Welcome guest. Before posting on our computer help forum, you must register. Click here it's easy and free.

Author Topic: My first build  (Read 4530 times)

0 Members and 1 Guest are viewing this topic.

strollin

    Topic Starter


    Apprentice
  • Thanked: 51
    • Yes
  • Computer: Specs
  • Experience: Guru
  • OS: Other
My first build
« on: March 03, 2014, 09:27:11 AM »
I built my first in 1985, it was a clone of an IBM XT (Model 5160) with better performance.  I bought all the parts at a Computer Fair.  I believe it cost me around $1500 to build (I worked at IBM at the time and a gen-u-whine IBM XT would have cost me around $3000, even with my employee discount).  The most expensive component was the 20MB hdd, a Seagate ST-225, which cost $500!

The IBM XT had an Intel 8088 cpu running at 4.77Mhz, my clone used an NEC V20 running at 8Mhz.  The V20 used the same instruction set as the 8088 but was about 10% more efficient than the Intel part.  That efficiency, coupled with the 8Mhz clock, made my XT clone about twice as fast as the IBM machine.  The IBM came with a 10MB hdd, while mine had a 20MB hdd.  My machine also had a single, 360K floppy disk drive and a whopping 640K of RAM.  I installed PCDOS 3.1 on the hdd.

The one area where the IBM was clearly superior was the BIOS.  My clone used an ERSO BIOS which was a very early Taiwanese BIOS that was very buggy.  I bought an Eprom burner and some blank Eproms.  I managed to "borrow" the BIOS ROM chips from an IBM XT and copied them, then burned a set onto my blank Eproms.  I wasn't sure it would work but installed the chips on my clone mobo and fired it up.  It worked great and now my clone actually reported that it was an IBM XT.  It had 100% compatibility with the IBM, even down to the built-in Cassette BASIC interpreter.  Early IBM machines had a BASIC interpreter built-in to the machine so that even with no OS, the machine would boot to a prompt where you could run BASIC programs.  The programs could be saved and read from a Cassette tape deck.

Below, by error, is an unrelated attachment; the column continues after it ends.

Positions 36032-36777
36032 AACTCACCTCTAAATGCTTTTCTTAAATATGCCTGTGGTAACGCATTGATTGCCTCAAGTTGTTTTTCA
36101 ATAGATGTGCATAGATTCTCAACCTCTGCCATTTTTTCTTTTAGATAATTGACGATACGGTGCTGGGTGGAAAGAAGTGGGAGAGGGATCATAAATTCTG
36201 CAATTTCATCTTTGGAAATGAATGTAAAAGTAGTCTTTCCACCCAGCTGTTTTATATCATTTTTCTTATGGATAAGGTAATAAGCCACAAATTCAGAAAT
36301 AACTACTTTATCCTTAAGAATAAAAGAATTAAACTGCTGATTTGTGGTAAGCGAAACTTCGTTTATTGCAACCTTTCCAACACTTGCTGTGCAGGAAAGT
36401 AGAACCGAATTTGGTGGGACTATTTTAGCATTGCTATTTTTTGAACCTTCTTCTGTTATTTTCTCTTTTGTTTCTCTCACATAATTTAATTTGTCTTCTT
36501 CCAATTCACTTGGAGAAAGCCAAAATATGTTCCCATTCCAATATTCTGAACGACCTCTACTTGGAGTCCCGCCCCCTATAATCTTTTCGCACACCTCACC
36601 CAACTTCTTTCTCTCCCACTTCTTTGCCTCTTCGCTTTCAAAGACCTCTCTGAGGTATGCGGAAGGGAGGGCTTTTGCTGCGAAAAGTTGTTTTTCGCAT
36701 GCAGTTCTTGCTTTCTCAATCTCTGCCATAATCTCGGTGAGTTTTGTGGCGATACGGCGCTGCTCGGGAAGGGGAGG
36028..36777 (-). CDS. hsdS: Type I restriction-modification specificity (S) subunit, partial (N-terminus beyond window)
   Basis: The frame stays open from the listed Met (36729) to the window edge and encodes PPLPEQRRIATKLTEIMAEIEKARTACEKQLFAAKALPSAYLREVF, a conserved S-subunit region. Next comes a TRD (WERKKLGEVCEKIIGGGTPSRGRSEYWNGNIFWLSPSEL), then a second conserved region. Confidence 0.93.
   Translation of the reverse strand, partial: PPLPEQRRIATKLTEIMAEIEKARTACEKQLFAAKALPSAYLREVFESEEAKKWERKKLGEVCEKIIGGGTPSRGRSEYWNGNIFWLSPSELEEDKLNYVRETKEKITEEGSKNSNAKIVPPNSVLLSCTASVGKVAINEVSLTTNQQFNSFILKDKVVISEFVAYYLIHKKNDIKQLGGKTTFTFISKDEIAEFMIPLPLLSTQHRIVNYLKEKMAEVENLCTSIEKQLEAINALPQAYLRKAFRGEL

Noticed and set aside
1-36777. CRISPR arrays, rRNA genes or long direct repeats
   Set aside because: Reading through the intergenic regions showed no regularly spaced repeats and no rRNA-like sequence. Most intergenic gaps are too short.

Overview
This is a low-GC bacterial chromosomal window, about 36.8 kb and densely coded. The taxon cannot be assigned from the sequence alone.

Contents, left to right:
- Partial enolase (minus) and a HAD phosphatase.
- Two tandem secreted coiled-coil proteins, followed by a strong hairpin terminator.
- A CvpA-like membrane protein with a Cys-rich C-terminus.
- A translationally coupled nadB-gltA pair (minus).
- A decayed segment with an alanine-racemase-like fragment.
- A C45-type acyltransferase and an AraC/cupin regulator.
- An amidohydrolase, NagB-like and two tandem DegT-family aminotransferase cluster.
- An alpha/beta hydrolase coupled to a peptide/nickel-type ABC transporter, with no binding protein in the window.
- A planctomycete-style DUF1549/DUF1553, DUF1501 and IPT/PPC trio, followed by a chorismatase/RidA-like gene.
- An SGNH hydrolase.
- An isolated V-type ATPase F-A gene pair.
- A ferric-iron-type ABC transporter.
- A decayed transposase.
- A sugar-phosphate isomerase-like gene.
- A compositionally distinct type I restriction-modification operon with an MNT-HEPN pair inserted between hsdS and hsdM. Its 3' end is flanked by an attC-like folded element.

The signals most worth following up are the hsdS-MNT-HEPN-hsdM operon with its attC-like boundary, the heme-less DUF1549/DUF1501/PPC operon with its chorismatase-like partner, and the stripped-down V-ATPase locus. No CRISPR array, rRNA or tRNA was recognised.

The standard compatibility test for a clone in those days was whether it could run MS Flight Simulator.  My clone ran Flight Simulator flawlessly and also worked great with Lotus 1-2-3 (MS Office didn't exist yet) and every other software I tried.

Since then, I've built many other machines for myself as well as for friends and relatives.  I've never charged anyone for my labor,  just actual cost of the parts.  To tell you the truth, I would almost be willing to pay someone to let me assemble their computer since I enjoy doing it!
« Last Edit: March 03, 2014, 09:48:13 AM by strollin »